10 Sep 2006

The Singapore ban on WDM will not work.

Faced by the ban - by the Singapore government of participants attending the annual meetings of the World Bank and IMF – Britain’s World Development Movement today brought forward the issue of its blockbuster report ‘Scrap the World Bank and IMF’.

WDM director Benedict Southworth said ‘Our government cannot allow critical voices on aid, trade and debt to be silenced by the Singapore regime. The development agenda has been a centrepiece of the Chancellor’s strategy and it would be both a tragedy and a comedy if authoritative and respected critical voices were silenced while he is chairing the key IMF decision making committee.’

WDM debt campaigns officer Martin Powell, who is to represent WDM at Singapore, said ‘Our government is yet to tell us that we have been banned. Our hope is that the government will finally add its voice to those of the World Bank and the IMF who have called for the banned participants be allowed to attend. Our government must move swiftly to agree with the Singapore authorities that both the World Development Movement and our colleagues from the global South who face a parallel ban will be permitted to participate in the annual meetings process.’

Editors Notes

-Gordon Brown chairs the key IMF decision making committee (the IMFC) which meets on the 17th September during the IMF and World Bank Annual Meetings (16th-20th September). Reform of the IMF is on the agenda.

-Martin Powell is WDM’s debt campaigns officer and joint chair of the Jubilee Debt Campaign. He has attended the last three annual meetings of the World Bank and IMF. Benedict Southworth is director of the World Development Movement.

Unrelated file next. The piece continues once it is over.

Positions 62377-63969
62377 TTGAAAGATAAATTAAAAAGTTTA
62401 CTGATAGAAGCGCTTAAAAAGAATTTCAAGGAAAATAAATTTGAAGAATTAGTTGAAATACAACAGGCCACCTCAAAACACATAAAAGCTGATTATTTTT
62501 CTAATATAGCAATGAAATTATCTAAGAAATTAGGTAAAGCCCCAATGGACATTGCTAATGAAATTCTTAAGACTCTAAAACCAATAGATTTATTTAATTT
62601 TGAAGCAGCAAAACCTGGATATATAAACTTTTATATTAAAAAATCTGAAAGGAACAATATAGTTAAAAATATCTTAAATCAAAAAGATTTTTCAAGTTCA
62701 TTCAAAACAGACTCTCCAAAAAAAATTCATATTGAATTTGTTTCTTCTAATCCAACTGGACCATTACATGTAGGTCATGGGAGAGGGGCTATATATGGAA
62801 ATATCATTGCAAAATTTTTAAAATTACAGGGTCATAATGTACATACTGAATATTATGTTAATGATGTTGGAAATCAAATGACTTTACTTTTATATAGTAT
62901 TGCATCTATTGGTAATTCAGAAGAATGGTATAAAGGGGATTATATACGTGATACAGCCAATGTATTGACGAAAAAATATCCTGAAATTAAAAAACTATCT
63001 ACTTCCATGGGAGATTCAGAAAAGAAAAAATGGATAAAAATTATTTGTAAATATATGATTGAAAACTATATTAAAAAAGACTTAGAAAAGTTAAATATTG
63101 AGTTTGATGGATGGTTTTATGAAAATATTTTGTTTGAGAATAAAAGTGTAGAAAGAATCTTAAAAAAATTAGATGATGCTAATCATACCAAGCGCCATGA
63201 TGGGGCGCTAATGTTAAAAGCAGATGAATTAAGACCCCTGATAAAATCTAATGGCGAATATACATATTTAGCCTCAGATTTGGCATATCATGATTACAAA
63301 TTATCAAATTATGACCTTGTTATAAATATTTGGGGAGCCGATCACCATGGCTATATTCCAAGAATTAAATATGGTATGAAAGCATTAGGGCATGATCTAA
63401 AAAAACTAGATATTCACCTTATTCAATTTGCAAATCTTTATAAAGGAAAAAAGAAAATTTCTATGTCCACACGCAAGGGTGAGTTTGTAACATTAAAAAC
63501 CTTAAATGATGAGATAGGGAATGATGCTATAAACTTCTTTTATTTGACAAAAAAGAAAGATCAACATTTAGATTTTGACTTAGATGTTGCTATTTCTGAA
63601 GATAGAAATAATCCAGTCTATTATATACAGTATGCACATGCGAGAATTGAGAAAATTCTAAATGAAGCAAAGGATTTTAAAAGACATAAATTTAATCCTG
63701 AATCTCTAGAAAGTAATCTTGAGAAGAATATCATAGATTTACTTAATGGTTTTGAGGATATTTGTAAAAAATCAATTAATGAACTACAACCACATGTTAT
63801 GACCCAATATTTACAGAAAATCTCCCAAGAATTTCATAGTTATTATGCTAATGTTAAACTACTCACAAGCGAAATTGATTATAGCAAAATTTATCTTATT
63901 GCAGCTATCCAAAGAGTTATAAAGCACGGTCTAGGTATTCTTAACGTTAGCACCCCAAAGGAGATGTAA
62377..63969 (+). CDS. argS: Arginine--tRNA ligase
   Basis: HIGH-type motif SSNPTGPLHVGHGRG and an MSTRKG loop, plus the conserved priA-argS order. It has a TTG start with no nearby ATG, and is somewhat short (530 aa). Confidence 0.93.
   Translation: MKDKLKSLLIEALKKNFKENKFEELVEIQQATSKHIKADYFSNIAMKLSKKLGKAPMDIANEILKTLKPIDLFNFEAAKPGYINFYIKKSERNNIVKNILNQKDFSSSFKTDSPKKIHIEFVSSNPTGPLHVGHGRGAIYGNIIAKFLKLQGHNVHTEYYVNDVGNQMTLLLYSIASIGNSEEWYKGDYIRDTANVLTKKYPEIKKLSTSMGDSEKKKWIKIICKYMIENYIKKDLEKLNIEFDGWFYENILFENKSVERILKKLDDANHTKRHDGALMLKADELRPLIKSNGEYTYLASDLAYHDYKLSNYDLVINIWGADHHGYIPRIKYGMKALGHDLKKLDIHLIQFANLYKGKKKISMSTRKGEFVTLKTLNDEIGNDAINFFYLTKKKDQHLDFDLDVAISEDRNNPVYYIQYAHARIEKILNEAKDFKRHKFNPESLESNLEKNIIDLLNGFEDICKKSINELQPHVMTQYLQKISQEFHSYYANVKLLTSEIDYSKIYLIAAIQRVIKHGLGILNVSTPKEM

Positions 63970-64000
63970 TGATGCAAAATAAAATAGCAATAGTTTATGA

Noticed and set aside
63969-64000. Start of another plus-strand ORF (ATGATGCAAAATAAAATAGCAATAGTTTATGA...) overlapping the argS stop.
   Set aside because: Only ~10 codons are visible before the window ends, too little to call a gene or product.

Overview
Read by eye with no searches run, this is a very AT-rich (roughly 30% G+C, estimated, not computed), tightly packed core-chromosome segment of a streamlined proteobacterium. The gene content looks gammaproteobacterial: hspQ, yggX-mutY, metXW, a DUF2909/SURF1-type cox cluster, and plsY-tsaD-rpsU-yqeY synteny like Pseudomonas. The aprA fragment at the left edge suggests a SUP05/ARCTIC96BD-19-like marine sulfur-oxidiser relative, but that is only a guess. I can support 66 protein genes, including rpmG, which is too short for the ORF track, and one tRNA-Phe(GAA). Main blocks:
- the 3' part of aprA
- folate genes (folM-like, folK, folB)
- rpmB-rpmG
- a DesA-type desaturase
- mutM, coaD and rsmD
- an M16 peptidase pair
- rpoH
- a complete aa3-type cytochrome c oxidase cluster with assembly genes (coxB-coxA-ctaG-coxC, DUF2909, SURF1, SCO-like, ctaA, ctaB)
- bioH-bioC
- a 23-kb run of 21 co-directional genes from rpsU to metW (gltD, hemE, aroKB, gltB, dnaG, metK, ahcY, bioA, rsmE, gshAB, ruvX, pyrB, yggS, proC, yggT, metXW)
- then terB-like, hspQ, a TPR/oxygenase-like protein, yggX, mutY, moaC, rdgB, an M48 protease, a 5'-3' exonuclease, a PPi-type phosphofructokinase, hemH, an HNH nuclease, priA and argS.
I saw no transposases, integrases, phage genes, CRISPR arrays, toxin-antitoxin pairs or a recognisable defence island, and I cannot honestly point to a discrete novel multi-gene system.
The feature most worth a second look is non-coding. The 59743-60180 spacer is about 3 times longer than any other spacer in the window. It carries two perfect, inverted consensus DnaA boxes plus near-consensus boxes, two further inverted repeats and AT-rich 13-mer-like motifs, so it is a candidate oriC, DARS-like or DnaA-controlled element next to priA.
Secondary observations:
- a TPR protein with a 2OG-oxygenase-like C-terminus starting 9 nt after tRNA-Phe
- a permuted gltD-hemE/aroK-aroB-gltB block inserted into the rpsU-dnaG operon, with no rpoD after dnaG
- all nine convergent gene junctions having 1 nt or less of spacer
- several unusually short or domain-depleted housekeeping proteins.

-WDM is the only UK organisation that has been banned. The Italian group CRBM was banned as were Focus on the Global South, Freedom from debt coalition (Philippines) and INFID, Indonesia.

About WDM

Founded in 1970, WDM campaigns to tackle the root causes of poverty. WDM believes that charity is not enough and aims to change the policies that keep the developing world poor. It is a democratic and politically independent organisation with 15,000 supporters and a strong role for its 100 local groups across the UK.

The full report is available as a pdf


7 comments:

Calvin aka Yamada Shun 山田駿 said...

BOO !! BOO!! SG !! BOO!!

soci said...

The world is watching Singapore. And the image of Singapore and the PAP as one and the same entity needs to be broken into tiny pieces.

Anonymous said...

actually most of the world are busy with their own problems, e.g., taiwan

it is up to the opinion leaders to take a position and make reasoned analysis, but they might be too busy looking at tourist attractions and commercial opportunities

Anonymous said...

Singapore thought they scored a coup when they won the bid to host
the meeting. We went out of way beautify the city, what with the 4 mil smiles spending over 100 mil etc etc. Looks like the world is focusing on the negatives : that we have an intolerant govt not accomodating to the freedom of expression.

Anonymous said...